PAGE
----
Too Wide for the DXA Table?
Recently, I wrote a blog on solutions for scanning individuals that are too tall for some dual X-ray absorptiometer (DXA) tables. In this blog, I will explore what to do when an individual is too wide for the DXA scanner table. You may never encounter this issue since most DXA scanner tables are wide enough to accommodate most individuals. For example, the Hologic Horizon A DXA scanner table has a width of 28 inches so most individuals will be able to fit on the DXA table. However, it is important to remember that the actual width of the scanning area on a Hologic Horizon A DXA scanner is actually 26 inches. Still, most individuals will still fit into this scanner area; however, some athletes (i.e., football player, Olympic lifters, etc.), who have wide upper bodies as well as very large arms may not be able to fit their entire upper body in the scanning area. Another issue that may arise with scanning these individuals is that by squeezing their body to fit in the scanner area it will be difficult to separate the arms from the upper body when you analyze the scan.
DXA Manufacturers Address the Too Wide Issue
All three of the major DXA manufacturers have addressed this issue in slightly different ways. Norland (Norland at Swissray, Fort Atkinson, WI, USA) made their DXA scanner table wider (54 inches) so being too wide typically is not a problem on their DXA scanner. One downside of this is that a wider DXA table increases the overall scan time since the X-ray beam travels the entire width of this wider table. For the other two manufacturers, GE Healthcare/Lunar and Hologic, they have addressed the issue of being too wide for the DXA scanner a little differently. Both of these DXA manufacturers have developed software that takes the arm that is fully in the scanning area and uses this arm to recreate the other arm. The GE Healthcare Lunar iDXA (GE Healthcare Lunar, Madison, Wisconsin, USA) calls this “mirroring” software while Hologic Horizon A (Hologic Inc., Marlborough, MA, USA) calls this “reflection” software. One downside of this approach is that analyzing software will duplicate the arm that is fully in the scan area and replace the arm that is not fully in the scan area with this information. For all practical purposes, the two arms will have similar composition. In some situations, this may not matter; however, in some sports that predominately use one arm more than the other arm this may be an issue. For example, you may not want to use the same information to construct an arm in a baseball player or shot putter where it is unlikely that the two arms will be symmetrical. However, in a football offensive lineman, this may not be that much of an issue since the two arms will be very similar. In this offensive lineman, you may be more concerned with giving the coach information that reflects a total right and left arm versus information where one arm has complete information and the other arm has only have partial information. The coach may wonder what is wrong with one of their athlete’s arms. Therefore, as a DXA operator, you want to think about what the goal of the scan is and whether or not you want to use this software. When using the GE Healthcare Lunar scanner (Figure 1) or Hologic scanner (Figure 2) the software will first ask you if you want to use the enhanced imaging feature to reconstruct the arm. You can see that in both images there is adequate space to separate the arms from the upper torso in the analysis.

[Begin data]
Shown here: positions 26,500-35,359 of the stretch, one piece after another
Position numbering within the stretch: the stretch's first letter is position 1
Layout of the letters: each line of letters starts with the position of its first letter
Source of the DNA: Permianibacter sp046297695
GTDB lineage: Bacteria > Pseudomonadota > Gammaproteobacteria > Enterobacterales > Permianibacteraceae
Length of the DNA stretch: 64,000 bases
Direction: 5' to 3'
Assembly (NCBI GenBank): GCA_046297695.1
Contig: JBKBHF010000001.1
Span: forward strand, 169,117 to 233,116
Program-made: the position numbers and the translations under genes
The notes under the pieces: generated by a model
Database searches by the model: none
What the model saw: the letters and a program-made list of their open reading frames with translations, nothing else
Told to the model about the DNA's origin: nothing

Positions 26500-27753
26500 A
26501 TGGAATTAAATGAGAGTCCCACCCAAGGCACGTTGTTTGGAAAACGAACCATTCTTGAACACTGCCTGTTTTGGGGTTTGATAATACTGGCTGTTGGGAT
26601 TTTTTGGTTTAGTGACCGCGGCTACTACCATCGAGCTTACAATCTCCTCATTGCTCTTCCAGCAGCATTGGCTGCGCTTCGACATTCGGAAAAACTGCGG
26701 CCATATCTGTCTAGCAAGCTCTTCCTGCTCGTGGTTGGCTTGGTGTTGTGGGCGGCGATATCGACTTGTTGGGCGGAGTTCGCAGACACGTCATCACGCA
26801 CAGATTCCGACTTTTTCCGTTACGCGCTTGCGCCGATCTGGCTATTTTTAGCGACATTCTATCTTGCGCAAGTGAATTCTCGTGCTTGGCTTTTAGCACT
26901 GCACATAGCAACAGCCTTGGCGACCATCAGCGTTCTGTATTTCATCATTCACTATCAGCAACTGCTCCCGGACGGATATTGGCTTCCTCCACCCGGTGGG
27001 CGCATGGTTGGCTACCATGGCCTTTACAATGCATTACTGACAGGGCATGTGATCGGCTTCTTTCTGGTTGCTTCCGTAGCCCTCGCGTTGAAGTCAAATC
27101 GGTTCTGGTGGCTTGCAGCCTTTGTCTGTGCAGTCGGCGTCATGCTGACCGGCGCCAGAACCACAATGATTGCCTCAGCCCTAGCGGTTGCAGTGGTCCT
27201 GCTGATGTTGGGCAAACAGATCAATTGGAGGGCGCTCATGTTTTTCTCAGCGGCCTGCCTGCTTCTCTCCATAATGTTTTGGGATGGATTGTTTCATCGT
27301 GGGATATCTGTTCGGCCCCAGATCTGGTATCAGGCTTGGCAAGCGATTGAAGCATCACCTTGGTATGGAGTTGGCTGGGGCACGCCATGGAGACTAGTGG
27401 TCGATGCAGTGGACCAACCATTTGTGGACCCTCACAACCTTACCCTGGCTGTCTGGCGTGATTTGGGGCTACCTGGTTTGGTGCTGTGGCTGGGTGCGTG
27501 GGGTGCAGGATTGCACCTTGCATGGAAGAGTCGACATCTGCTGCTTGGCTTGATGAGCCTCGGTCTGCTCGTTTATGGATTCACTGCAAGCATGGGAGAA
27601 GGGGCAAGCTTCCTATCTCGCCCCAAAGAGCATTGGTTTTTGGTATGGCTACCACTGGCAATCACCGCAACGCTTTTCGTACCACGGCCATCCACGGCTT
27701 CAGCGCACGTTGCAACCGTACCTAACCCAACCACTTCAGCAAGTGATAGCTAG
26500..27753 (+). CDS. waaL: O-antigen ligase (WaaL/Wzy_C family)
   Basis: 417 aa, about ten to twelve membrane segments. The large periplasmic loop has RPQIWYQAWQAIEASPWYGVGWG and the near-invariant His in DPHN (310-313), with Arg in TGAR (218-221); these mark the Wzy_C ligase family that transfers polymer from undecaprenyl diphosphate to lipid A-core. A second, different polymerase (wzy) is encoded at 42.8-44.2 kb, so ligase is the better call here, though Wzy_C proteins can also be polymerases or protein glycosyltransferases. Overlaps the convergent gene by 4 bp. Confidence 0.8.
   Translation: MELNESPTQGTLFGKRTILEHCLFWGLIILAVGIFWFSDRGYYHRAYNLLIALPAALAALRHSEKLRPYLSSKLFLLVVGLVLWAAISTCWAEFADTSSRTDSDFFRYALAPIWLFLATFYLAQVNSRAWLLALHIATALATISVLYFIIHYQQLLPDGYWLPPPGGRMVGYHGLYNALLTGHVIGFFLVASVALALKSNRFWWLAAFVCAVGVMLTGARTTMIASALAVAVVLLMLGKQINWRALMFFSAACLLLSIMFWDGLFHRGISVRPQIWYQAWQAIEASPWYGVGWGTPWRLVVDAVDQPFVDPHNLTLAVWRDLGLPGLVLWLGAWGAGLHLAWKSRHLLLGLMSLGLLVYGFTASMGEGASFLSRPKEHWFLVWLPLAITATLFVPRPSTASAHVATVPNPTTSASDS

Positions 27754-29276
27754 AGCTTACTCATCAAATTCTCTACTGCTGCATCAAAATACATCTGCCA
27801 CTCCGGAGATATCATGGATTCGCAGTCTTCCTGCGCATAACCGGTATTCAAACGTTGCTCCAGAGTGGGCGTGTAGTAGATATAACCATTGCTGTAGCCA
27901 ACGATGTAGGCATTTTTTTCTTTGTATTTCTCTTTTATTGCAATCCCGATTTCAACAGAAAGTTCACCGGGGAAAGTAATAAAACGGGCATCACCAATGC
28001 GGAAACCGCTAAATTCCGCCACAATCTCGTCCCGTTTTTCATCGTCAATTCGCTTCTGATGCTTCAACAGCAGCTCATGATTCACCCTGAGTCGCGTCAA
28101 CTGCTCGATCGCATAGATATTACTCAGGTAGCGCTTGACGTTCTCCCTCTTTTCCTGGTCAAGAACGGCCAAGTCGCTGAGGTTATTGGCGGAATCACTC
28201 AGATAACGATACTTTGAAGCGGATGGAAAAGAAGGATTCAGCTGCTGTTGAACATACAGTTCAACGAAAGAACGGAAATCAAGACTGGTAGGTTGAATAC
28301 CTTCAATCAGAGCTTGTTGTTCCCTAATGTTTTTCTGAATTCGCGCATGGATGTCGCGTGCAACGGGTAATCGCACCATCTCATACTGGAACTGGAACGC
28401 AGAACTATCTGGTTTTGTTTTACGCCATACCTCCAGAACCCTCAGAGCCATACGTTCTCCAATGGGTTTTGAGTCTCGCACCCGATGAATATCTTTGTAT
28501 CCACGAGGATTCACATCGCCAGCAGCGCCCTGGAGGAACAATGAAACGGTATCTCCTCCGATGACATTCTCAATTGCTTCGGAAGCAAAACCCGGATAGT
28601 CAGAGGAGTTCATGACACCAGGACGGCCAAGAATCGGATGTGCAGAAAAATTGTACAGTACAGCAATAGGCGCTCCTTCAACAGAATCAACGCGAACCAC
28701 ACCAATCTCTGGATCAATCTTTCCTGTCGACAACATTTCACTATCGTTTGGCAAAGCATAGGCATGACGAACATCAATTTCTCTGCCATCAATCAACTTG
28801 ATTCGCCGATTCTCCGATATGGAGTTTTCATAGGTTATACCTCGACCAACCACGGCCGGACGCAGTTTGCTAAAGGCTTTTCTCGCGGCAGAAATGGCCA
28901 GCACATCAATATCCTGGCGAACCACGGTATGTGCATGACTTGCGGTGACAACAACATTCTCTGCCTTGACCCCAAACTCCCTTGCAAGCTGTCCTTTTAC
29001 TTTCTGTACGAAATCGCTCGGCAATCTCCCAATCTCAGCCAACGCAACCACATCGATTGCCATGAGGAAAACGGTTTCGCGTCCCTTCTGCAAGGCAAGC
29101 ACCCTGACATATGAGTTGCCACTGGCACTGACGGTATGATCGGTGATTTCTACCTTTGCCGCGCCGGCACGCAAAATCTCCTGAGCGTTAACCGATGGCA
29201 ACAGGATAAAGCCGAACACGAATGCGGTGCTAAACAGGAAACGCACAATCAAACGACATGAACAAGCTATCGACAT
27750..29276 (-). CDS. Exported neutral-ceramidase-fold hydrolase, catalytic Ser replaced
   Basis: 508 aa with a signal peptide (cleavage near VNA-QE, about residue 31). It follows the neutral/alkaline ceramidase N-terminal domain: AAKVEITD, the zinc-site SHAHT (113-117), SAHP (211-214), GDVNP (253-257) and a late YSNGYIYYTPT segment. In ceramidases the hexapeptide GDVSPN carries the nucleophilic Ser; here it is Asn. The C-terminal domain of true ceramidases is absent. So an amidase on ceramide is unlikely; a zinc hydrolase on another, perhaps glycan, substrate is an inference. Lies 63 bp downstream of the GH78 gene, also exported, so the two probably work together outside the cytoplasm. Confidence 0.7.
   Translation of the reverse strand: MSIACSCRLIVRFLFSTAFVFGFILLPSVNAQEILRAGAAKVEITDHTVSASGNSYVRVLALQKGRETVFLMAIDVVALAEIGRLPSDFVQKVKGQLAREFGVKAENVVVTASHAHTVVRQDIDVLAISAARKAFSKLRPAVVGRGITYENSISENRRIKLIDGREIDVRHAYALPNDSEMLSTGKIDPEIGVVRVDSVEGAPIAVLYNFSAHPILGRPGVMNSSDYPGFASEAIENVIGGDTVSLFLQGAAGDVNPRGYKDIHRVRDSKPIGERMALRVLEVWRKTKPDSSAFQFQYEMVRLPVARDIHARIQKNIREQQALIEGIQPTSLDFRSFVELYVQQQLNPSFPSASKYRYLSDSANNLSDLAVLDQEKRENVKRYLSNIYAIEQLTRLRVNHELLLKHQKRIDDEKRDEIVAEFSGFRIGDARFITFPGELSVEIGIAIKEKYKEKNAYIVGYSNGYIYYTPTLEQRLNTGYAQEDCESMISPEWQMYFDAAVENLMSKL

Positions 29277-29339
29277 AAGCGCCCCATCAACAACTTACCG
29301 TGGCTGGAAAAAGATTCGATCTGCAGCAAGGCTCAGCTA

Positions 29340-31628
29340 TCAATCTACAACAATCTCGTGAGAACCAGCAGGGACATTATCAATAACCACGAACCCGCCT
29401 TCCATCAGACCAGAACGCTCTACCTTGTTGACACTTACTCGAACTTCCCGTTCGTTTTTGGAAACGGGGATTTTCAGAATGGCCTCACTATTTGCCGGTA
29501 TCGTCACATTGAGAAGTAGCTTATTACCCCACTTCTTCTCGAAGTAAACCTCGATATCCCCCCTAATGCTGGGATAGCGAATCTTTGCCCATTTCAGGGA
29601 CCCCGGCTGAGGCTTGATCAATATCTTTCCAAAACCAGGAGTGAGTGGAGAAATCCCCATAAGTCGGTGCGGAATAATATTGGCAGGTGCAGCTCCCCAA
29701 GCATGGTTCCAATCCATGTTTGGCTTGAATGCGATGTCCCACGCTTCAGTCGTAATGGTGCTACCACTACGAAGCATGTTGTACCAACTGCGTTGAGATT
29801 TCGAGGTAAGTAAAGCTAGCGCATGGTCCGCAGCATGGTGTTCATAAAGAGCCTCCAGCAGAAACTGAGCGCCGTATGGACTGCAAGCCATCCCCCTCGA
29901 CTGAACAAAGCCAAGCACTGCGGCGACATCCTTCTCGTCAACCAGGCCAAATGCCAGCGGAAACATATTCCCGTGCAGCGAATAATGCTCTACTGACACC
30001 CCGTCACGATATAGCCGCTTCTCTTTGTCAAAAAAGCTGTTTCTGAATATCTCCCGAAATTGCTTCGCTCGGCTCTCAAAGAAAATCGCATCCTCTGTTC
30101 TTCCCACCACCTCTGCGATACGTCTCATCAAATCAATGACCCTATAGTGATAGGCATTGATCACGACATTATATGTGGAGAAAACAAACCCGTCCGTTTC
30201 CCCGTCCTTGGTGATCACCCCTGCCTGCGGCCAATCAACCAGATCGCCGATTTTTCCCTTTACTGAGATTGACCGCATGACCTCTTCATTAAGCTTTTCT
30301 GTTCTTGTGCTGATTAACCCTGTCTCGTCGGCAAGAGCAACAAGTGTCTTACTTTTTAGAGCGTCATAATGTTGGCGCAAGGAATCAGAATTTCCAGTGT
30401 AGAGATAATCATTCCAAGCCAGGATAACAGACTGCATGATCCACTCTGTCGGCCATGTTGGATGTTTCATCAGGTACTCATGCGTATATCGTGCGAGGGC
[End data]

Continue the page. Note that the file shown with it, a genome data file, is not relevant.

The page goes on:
Another thing to consider is that when using a Hologic DXA scanner you will need to have at least a 25% difference between the two arms before the software will ask you if you want to use the enhanced imaging feature. Therefore, if you are using a Hologic DXA scanner and you know that you are going to want to trigger the enhanced imaging software you will need to make sure there is a 25% difference between the two arms. The best way to ensure that is to place the arm in a position that will create a 25% difference. At the end of this blog, you will find a video that will demonstrate how to do this.
Take Home Message
If you are regularly scanning athletes or very large individuals, it is likely that you will come across an individual that is too wide for your DXA scanner. No matter what DXA scanner you are using, this should not limit your ability to scan this individual. The only issue is that if you are using either a GE Healthcare Lunar DXA scanner or Hologic DXA scanner you will need to decide if you want to use that manufacturer’s software to duplicate the arm that is not in the scanner area or just use the partially scanned arm.
Figure 1 – GE Mirror
Figure 2 – Hologic Reflection
About the Author: Donald Dengel, Ph.D., is a Professor in the School of Kinesiology at the University of Minnesota and is a co-founder of Dexalytics. He serves as the Director of the Laboratory of Integrative Human Physiology, which provides clinical vascular, metabolic, exercise and body composition testing for researchers across the University of Minnesota.